Rescue Every Dog * Motley Zoo Animal Rescue * P.A.W.S. * Love a Mutt Pet Rescue * NOAH

Do you offer long term pug sitting?
No, we are not a boarding facility. Our volunteers foster pugs for permanent placement into new homes. If you are needing long term boarding because you are going out of town for a few months, please look at our Friends page for recommendations.

My pug needs surgery that I cannot afford. Can you help with medical costs?
Unfortunately, we cannot help with medical expenses. Our fundraising raises enough money to cover the costs of our pugs in rescue. Please see our page If You Need Help for a list of organizations that can help.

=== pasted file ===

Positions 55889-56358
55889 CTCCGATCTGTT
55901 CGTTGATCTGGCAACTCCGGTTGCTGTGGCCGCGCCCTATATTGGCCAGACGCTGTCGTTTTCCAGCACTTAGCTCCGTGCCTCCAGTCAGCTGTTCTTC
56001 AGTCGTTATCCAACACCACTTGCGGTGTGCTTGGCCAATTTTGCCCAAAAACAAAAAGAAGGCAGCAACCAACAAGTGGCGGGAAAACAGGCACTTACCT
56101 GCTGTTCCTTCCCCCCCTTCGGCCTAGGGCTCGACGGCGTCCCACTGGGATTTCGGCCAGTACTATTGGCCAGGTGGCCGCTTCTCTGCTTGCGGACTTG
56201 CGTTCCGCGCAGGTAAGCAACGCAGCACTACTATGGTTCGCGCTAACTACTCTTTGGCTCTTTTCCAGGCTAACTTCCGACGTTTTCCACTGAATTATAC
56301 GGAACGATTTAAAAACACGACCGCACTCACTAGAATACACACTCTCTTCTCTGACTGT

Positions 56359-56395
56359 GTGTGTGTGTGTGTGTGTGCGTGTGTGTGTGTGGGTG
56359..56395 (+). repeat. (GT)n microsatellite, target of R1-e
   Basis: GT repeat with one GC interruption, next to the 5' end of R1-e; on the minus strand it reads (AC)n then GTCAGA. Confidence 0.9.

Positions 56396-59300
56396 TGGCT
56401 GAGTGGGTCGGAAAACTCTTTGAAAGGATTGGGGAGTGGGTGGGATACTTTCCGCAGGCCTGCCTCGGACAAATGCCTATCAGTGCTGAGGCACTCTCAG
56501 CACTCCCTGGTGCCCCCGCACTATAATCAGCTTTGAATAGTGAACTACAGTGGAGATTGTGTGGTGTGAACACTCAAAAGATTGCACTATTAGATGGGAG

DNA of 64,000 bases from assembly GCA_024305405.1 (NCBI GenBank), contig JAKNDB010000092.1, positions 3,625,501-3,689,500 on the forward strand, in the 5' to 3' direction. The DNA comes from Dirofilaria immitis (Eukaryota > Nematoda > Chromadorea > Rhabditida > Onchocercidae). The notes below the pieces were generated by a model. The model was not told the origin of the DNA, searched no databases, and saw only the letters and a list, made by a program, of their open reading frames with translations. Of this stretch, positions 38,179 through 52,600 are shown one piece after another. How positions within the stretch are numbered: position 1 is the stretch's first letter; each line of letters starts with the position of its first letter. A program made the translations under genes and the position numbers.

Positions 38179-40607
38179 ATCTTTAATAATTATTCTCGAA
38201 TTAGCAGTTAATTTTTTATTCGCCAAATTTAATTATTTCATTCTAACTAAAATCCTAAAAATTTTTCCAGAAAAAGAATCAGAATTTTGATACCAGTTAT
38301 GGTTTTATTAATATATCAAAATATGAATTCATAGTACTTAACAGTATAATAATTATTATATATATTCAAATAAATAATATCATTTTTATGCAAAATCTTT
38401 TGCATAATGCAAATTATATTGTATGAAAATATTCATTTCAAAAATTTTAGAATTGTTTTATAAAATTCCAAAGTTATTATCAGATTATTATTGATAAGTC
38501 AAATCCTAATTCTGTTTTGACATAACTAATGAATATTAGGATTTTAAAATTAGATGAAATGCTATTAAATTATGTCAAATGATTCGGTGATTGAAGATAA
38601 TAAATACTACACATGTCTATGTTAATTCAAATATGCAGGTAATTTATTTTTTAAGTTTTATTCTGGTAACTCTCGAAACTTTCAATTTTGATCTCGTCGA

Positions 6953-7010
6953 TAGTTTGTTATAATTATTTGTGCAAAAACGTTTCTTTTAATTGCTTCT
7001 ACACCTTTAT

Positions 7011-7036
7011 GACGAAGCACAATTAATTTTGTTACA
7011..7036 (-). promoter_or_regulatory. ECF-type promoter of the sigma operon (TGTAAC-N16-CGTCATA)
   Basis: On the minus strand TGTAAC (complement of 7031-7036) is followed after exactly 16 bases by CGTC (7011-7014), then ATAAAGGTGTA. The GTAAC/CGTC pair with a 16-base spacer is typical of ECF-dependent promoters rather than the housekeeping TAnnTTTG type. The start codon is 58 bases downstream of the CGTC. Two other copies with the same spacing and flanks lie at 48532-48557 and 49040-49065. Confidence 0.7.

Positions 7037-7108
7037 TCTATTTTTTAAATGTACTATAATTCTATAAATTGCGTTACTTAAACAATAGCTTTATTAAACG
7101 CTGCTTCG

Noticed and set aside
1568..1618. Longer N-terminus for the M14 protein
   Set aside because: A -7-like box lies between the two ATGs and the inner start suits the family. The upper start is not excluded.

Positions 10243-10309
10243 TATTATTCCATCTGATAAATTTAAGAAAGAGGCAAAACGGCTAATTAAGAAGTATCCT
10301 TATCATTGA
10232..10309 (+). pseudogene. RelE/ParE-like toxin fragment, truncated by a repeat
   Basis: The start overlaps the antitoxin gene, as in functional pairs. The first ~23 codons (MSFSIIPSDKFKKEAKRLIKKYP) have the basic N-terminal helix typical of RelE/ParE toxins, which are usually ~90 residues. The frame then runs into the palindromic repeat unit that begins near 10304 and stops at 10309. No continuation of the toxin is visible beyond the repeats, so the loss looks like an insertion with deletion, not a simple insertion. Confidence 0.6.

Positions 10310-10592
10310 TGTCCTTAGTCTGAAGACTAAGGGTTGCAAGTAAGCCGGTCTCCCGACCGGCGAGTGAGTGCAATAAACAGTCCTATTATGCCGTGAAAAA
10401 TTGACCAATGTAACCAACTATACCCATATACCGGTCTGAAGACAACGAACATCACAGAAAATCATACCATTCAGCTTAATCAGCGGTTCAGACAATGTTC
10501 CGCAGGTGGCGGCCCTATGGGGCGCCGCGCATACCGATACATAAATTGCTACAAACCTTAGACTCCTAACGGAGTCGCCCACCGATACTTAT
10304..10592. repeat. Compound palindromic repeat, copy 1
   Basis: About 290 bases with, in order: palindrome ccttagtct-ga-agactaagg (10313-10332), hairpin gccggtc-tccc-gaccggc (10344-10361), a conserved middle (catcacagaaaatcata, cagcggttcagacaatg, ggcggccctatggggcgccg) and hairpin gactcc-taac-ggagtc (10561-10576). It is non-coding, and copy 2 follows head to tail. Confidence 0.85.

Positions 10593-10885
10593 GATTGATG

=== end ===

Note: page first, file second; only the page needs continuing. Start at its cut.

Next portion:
Contact information: 253-655-PUGS (messages only)
rescue@seattlepugs.com

Please be aware that this is a volunteer organization.
We will respond to your application as quickly as possible.

Seattle Pug Rescue is a 501(c)(3) nonprofit organization.
Donations are tax-deductible to the extent allowed by law.

Copyright 2005-2011 Seattle Pug Rescue. All rights reserved. Seattle Pug Rescue is a 501(c)(3) nonprofit organization.